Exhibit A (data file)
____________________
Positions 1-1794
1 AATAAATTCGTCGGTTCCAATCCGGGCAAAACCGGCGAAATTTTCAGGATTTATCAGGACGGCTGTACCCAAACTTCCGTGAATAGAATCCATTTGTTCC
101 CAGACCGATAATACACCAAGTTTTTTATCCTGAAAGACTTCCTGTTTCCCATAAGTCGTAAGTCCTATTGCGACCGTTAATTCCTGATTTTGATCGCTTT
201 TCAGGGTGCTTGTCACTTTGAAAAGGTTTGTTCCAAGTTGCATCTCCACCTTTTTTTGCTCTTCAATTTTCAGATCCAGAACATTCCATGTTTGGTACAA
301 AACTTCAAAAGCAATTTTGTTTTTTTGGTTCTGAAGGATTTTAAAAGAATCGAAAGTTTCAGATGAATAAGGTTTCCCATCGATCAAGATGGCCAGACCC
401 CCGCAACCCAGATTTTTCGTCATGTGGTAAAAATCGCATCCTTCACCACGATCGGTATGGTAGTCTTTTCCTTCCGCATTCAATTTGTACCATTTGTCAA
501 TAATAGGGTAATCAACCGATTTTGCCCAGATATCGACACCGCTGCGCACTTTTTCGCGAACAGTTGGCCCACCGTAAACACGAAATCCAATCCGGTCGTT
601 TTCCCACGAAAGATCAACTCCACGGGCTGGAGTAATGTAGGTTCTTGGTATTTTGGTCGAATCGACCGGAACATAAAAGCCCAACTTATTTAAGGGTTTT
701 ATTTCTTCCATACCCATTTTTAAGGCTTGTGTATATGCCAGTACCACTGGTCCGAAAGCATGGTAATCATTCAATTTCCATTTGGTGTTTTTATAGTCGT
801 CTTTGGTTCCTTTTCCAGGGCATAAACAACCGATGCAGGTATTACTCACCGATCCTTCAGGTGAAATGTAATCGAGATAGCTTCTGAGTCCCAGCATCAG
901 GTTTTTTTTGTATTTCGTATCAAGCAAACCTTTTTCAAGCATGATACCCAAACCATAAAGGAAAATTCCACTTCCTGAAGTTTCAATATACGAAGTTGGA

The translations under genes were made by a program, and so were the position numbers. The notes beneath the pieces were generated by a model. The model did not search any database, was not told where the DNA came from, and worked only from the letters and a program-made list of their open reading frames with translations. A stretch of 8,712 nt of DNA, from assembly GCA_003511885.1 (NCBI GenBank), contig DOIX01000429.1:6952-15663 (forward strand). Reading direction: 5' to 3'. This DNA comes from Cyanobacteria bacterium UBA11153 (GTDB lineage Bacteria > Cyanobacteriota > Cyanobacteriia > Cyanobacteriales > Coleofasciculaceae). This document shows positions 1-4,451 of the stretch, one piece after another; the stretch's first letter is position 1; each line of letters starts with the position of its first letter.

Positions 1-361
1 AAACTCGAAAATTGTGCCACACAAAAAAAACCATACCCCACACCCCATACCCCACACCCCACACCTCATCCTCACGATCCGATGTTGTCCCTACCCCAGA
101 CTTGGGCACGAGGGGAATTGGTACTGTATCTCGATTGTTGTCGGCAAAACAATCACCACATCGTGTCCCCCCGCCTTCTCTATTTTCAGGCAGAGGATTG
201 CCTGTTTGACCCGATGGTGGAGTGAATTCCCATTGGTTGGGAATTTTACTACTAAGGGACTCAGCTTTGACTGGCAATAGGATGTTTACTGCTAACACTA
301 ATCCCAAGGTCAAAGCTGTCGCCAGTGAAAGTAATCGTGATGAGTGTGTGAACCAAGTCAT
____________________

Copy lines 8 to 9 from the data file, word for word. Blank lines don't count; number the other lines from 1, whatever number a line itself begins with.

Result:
601 TTCCCACGAAAGATCAACTCCACGGGCTGGAGTAATGTAGGTTCTTGGTATTTTGGTCGAATCGACCGGAACATAAAAGCCCAACTTATTTAAGGGTTTT
701 ATTTCTTCCATACCCATTTTTAAGGCTTGTGTATATGCCAGTACCACTGGTCCGAAAGCATGGTAATCATTCAATTTCCATTTGGTGTTTTTATAGTCGT